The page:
In an epidemic or a bioterrorist attack, the response of government officials could range from a drastic restriction of mobility — imposed isolation or total lockdown of a city — to moderate travel restrictions in some areas or simple suggestions that people remain at home. Deciding to institute any measure would require officials to weigh the costs and benefits of action, but at present there’s little data to guide them on the question of how disease spreads through transportation networks.
However, a new MIT study comparing contagion rates in two scenarios — with and without travel restrictions — shows that even moderate measures of mobility restriction would be effective in controlling contagion in densely populated areas with highly interconnected road and transit networks. The researchers called the difference between infection rates in the two scenarios the “price of anarchy,” a concept from game theory that’s frequently used as a metric in studies of the controlled use of transportation networks.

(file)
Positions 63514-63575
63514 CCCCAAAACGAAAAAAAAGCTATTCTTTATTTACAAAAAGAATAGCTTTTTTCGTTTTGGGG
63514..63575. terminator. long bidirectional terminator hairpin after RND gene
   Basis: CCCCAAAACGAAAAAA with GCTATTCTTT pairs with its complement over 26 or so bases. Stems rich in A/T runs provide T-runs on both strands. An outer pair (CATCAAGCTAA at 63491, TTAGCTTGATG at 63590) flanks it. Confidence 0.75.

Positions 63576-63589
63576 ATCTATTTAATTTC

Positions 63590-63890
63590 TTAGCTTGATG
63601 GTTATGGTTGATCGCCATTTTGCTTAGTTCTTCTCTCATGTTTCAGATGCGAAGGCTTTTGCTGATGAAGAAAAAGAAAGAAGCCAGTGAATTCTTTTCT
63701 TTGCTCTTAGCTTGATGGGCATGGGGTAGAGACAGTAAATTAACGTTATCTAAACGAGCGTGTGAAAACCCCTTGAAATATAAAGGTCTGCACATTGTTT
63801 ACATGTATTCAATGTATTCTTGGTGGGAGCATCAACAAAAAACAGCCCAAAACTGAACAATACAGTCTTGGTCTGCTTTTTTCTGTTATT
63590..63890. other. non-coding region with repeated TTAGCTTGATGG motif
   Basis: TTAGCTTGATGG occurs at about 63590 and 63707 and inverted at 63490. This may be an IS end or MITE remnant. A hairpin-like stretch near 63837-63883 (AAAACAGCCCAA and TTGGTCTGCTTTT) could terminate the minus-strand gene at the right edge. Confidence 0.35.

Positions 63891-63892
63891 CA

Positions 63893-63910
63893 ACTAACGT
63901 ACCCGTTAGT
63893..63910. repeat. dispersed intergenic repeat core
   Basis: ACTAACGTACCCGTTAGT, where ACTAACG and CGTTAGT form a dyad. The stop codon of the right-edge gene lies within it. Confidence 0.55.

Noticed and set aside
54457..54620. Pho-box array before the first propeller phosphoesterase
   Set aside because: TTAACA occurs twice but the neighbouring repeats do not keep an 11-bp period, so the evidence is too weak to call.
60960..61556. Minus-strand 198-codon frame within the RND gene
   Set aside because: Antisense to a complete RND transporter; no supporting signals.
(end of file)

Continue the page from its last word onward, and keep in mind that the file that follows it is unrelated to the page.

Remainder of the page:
The study is driven by researcher Ruben Juanes, graduate student Christos Nicolaides, and research associate Luis Cueto-Felgueroso. The paper was published online July 31 in the Journal of the Royal Society Interface and is the first to link the concept of price of anarchy to the spread of contagion. It assumes that transmission of the news of the epidemic (which influences how people select travel routes) and the epidemic itself follow the same mobility network, and uses standard epidemiological models to simulate the flow of contagion. Continue reading at MIT NEWS. Photo by Christos Nicolaides/Juanes Research Group.